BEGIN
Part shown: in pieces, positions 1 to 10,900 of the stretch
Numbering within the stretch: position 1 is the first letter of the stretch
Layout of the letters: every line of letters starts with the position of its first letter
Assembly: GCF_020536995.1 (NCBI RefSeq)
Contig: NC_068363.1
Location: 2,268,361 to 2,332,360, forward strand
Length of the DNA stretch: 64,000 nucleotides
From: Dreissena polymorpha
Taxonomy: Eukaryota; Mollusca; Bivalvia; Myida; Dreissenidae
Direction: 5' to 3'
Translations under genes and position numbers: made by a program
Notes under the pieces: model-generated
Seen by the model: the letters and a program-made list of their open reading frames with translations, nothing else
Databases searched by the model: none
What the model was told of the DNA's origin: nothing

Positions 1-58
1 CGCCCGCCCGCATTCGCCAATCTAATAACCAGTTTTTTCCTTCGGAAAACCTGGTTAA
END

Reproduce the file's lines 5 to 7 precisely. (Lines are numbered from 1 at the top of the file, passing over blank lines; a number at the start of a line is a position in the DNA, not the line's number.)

Contig: NC_068363.1
Location: 2,268,361 to 2,332,360, forward strand
Length of the DNA stretch: 64,000 nucleotides